WE WANT OUR CHILDREN to get an education, so we send them off to school—kindergarten through twelfth grade and then on through college. We want them to acquire all the information they need to become successful adults. We also expect our schools to properly enculturate our children, turning them into upstanding citizens and fine human beings who will inter-act acceptably with other educated adults.
But what is actually happening in the schools today? I was astonished recently to come across a comparison of the top seven disciplinary problems confronting schools in 1940 and those confronting schools today, compiled by the California Federation of Police and the California Department of Education.
Top Disciplinary Problems in 1940
2. Chewing gum
3. Making noise
4. Running in the halls
5. Getting out of line
6. Wearing improper clothing
7. Not putting paper in the wastebasket
Top Disciplinary Problems Today
1. Drug abuse
2. Alcohol abuse
Shocking, isn't it? Yet when we understand that the primary purpose of traditional education is to socialize children, it's not so surprising. In school, children learn and practice the value system of the dominant local culture. The top problems in schools today, therefore, undoubtedly reflect the problems of the dominant local culture.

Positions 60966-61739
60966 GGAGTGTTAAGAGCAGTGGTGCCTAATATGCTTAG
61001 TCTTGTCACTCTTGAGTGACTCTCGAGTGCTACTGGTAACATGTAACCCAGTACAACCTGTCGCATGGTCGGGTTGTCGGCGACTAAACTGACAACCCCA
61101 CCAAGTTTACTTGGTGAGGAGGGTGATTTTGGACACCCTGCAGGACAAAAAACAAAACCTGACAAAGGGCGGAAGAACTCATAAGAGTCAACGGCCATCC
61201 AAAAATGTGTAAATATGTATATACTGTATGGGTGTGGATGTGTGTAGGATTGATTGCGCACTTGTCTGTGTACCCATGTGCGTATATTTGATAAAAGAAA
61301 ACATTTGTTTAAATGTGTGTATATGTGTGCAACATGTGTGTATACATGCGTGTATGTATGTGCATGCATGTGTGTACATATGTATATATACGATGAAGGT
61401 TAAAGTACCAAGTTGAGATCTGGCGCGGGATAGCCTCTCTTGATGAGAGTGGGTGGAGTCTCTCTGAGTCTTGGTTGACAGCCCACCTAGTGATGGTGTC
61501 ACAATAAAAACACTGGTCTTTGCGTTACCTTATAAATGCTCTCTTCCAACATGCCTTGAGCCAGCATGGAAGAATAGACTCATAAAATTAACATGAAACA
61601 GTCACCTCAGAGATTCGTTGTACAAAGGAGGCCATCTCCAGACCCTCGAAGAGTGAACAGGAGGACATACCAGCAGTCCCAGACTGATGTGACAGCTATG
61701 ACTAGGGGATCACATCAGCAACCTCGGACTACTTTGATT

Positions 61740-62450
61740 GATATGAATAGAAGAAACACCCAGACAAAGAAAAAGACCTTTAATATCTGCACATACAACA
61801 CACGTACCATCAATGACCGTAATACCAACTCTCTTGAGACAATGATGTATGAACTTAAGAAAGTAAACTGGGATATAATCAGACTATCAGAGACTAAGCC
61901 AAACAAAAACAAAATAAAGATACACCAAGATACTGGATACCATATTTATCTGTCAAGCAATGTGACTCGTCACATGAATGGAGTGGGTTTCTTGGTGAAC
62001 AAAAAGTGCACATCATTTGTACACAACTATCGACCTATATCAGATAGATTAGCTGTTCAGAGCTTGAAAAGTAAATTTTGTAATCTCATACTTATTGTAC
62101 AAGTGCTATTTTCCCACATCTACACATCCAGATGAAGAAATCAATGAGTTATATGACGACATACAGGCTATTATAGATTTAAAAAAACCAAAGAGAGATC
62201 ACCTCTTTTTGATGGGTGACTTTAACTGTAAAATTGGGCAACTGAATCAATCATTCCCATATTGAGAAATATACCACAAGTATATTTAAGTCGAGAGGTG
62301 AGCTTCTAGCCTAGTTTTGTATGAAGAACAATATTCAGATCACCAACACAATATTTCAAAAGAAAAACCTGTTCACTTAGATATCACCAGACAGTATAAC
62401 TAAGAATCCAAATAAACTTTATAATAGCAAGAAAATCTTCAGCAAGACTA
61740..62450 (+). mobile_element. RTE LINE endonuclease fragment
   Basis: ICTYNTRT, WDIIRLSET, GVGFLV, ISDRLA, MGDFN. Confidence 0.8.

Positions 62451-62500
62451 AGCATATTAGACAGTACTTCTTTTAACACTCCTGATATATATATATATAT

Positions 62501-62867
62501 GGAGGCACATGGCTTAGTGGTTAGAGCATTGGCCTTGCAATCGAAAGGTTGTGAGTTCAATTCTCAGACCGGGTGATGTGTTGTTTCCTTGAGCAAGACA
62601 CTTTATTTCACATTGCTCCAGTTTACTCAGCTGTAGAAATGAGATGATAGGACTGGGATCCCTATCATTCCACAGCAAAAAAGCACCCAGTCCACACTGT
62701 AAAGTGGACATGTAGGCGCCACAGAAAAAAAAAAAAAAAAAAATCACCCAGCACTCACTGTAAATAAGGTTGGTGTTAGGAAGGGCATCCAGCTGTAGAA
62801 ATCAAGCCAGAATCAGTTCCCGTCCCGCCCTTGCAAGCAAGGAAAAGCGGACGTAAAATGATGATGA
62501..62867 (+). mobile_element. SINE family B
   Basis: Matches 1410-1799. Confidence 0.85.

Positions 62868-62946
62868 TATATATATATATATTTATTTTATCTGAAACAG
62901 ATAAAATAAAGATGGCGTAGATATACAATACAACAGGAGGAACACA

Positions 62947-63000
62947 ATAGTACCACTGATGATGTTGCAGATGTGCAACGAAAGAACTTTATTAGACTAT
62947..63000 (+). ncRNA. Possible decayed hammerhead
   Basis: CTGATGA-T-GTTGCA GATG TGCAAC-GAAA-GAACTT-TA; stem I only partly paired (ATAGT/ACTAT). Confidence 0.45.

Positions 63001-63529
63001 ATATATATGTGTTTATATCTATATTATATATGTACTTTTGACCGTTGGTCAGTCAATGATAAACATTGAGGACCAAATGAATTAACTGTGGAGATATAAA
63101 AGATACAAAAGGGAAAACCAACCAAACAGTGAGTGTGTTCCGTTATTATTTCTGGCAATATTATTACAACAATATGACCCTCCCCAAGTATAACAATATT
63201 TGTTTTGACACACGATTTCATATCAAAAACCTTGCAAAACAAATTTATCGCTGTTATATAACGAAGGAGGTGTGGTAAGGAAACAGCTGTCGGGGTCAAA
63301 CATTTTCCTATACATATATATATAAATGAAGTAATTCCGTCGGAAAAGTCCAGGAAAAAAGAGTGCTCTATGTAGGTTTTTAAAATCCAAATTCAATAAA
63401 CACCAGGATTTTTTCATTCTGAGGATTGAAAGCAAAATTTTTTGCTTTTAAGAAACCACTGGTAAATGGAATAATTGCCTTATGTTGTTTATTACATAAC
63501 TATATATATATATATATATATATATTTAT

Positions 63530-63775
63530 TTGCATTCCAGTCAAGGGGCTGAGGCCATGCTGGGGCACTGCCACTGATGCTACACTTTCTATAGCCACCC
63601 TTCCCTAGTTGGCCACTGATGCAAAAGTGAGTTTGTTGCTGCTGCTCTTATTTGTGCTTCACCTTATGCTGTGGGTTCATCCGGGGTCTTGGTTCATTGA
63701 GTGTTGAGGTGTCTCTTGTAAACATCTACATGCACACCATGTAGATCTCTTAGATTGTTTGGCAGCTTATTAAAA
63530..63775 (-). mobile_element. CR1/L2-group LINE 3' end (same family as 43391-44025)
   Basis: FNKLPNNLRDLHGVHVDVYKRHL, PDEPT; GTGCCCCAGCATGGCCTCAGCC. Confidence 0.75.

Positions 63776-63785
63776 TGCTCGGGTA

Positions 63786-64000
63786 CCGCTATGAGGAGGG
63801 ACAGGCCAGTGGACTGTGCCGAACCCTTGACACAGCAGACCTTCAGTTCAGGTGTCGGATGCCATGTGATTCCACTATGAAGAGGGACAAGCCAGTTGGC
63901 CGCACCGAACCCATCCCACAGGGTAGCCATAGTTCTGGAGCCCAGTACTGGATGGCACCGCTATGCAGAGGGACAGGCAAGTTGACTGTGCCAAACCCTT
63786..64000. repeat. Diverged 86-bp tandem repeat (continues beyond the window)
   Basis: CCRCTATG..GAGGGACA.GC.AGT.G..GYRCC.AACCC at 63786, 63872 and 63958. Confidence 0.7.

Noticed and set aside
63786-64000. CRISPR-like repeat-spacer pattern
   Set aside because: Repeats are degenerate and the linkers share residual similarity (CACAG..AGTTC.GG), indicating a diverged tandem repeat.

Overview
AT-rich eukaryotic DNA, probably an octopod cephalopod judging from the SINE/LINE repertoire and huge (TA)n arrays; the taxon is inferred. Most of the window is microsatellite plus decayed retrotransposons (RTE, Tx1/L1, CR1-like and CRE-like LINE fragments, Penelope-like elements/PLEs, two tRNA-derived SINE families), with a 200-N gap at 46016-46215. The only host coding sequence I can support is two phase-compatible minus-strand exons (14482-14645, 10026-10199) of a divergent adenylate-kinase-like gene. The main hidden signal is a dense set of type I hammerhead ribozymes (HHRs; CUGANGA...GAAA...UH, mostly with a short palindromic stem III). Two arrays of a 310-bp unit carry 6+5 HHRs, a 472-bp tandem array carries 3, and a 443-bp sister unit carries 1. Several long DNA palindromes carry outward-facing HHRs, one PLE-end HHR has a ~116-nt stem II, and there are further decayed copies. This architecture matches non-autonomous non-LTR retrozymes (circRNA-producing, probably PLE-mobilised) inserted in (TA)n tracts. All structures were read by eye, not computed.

How have things run amuck? According to the Bhagavad-gita, the problem is that people falsely conceive of the body as the self. Because of this misconception, they try their best to manipulate the material energy to get what they consider to be the most out of life. For persons in bodily consciousness, this means sensual and mental pleasures. These may appear dazzling and refined when one comes into the realm of M.A.'s and Ph.D.'s, but they are based on a misconception nonetheless. And, as in a mathematical equation, when the first assumption is wrong, everything that follows will also be wrong.
So what is real education? What is real knowledge? And how do we help our children obtain these things? In Vedic times children were given the skills they needed for their occupation. But most importantly, their teachers instilled in them admirable qualities like truthfulness, piety, and self-control. Having these qualities, people naturally performed their duties, and society was peaceful. The atmosphere was thus suitable for spiritual practices, allowing everyone the opportunity to progress toward the real goal of life—liberation from repeated birth and death in the material world.
This, then, is what is missing today—understanding the goal of human life. The Vedas tell us that the human body is awarded to the living entity only rarely, and that it is a fit boat for crossing over the ocean of nescience. Unless we can deliver our dependents from the cycle of birth and death, the Srimad-Bhagavatam says, we should not become parents. We have to understand what a rare opportunity our children have to get out of this ocean of suffering once and for all. Our real obligation is to help our children achieve liberation. Education that leads them to this end is real education.
Navina Krsna Dasa (Naveen Khurana) was initiated by Srila Prabhupada in 1975. Originally from New Delhi, he holds an M.S. and an M.B.A. from the University of Illinois. Write to him c/o BTG.